Critique Style Requested: Standard
The photographer is looking for generalized feedback about the aesthetic and technical qualities of their image.
I might have looked more closely at the focus stacks I did Monday evening – I think this one is better – of a different bloom. There were only about 5-6 blooms, only three reachable on a steep slippery slope, with about the same number of buds that would have bloomed the next day, and this is the only plant I found that had survived the deer. I’ll try to do better next year.
All comments welcome!
No adjustments in LR; focus stack of about 20 in Zerene. Into PS for minimal cleanup, more for slight movement during the exposures than for stacking problems. The BG is a hillside of brown grass. Soft lighting is after sunset.
Diane, I don’t think I have ever seen a Soap Plant before. This is a nice clean shot of it, and that BG really makes it stand out nicely.
Diane, I really like this image, the plant really stands out well from the background. This flower looks like it needs help from some Federal program as the plant itself look anemic…
Thanks, @Shirley_Freeman and @gDan52! They are only found in CA and OR. Attractive dark green curly-edged leaves (about 1" x 8") radiate from a center and hug the ground in spring, but they are largely eaten well back by summer. A tall very spindly bloom stalk grows with many side branches and tiny flowers bloom in succession up the stem, each one only for one night. The plant is not showy even in full bloom.
They bloom when the soil is unbelievably dry. I can’t imagine how they survive. I’ll pile up more dirt by this specimen and hope it will survive – it it badly eroded. They are apparently perennial.
Yup, this one is better than the last. Really super job at showcasing the fragility both in situation and in physicality. I hope you have success rescuing them.
I think that this is simple, delicate, elegant and beautiful! I like it a lot.
Thanks @Tom_Nevesely, and @_Kris and @Bill_Fach for the EP – I just noticed it! I’m already plotting to discover the spring crop before the deer do and put cages around some that are more accessible.
Lovely image, Diane! I love the gesture of the flower and what looks like the expired flower on the right. And then there’s the new bud hiding behind the flower. Really sweet!
Thanks, @Susanna_Euston – I’ve now found several other plants in more accessible areas, and now that I finally figured out that I have to shoot them just after sunset I might have some better chances next year. It’s frustrating because they really want focus stacking and they bloom just before sunset, when there is almost always some wind, and have folded up by morning, when it will often be calm.
I can sympathize! Have you tried gentle artificial lighting? A friend uses the Lume cube occasionally and likes it. I have a ring flash, and other lighting, which are eh…not as natural, etc.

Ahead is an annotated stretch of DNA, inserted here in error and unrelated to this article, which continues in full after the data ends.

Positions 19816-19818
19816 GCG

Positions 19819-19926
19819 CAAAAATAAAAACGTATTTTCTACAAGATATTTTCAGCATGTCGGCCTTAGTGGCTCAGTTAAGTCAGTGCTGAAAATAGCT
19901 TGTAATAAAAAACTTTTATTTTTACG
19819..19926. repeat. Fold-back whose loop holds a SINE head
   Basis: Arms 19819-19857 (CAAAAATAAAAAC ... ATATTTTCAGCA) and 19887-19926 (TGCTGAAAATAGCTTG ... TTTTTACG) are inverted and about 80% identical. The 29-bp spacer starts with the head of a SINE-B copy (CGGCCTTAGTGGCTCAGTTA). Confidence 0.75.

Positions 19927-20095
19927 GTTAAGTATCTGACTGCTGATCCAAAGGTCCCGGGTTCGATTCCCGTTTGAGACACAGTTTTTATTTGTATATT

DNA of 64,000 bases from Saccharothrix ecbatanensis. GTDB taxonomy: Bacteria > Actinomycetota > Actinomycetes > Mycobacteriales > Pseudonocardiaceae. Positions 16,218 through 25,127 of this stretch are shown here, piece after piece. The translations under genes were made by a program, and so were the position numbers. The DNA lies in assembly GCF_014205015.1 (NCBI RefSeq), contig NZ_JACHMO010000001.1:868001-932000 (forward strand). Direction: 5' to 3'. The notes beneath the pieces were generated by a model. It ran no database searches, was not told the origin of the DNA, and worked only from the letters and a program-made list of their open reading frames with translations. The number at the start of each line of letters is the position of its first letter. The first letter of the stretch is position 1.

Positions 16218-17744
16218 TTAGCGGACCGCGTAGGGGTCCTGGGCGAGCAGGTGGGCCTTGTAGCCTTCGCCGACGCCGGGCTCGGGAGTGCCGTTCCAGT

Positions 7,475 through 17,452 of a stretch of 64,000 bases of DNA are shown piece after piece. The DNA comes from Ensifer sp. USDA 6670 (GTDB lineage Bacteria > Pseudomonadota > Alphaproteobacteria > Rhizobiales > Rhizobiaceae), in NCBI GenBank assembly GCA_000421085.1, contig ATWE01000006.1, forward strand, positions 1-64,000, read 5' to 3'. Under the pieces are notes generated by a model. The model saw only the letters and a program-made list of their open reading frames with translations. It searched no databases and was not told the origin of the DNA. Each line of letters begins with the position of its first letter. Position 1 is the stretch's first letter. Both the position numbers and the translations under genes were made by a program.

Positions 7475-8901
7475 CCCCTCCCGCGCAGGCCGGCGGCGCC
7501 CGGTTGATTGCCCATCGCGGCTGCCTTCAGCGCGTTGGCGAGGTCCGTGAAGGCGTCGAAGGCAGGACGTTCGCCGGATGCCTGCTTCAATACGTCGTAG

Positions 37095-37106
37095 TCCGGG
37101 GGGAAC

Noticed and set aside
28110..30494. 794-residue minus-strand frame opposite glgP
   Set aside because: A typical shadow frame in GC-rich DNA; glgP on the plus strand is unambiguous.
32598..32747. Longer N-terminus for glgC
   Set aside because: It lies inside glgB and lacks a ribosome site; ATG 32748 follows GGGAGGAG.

I’m also unfamiliar with the plant. The composition is terrific. The uncluttered background lets the plant stand out. The arcs of the petals make the shot. I think it’s lovely.
A nitpick: Unless my eyes are deceiving me, the stem of the bud in the rear is almost but not quite vertical. I’d consider making it vertical. That’s just my neurosis.
Thanks, @Don_Peters – a pleasure to meet a fellow neurotic! That would be an easy rotation – I"ll have a look when I finish the neurotic file organization I’m working on…
@Susanna_Euston, I have tried lights on a few occasions – usually a LED Low Level light, with a diffuser close to the flower to soften it. This plant is on a very steep slope of loose soil and supporting the whole mess would be difficult, but I could set up light stands for the new plants I’ve found. I need to make some sort of frame to hold the diffusion screen a foot or two in front of the LLL.
I use an LED panel on a couple of articulating arms that I can either hold in my hand or attach to the hot shoe. In this case I could have the camera on a tripod and use the LED panel with a folding diffuser at the same time. Portable and not too time-consuming to set up.
Here it is on camera with only one arm - I got a second and they just attach to each other using 1/4" threaders. It’s a pretty small panel so the light source would be small for larger scenes, but you could get one twice the size and diffuse it to make it seem larger. If that makes sense.
That seems like a great solution to the steep slope issue!
Thanks, @_Kris – I need to look into that! My old Wimberley II gimbal head would take an arm to allow the flash to be held up away from the lens axis, which also allowed easy camera rotation independent of the flash, for lenses with a rotating collar. I literally wore it out and got a Gitzo fluid damped head, which is very smooth but I was horrified to discover there is only a very awkward way to attach any lighting accessory. Maybe I need to go for the new RRS model. (I would have gotten it in the first place but they were having redesign/manufacturing issues and it was out of stock for something like two years.)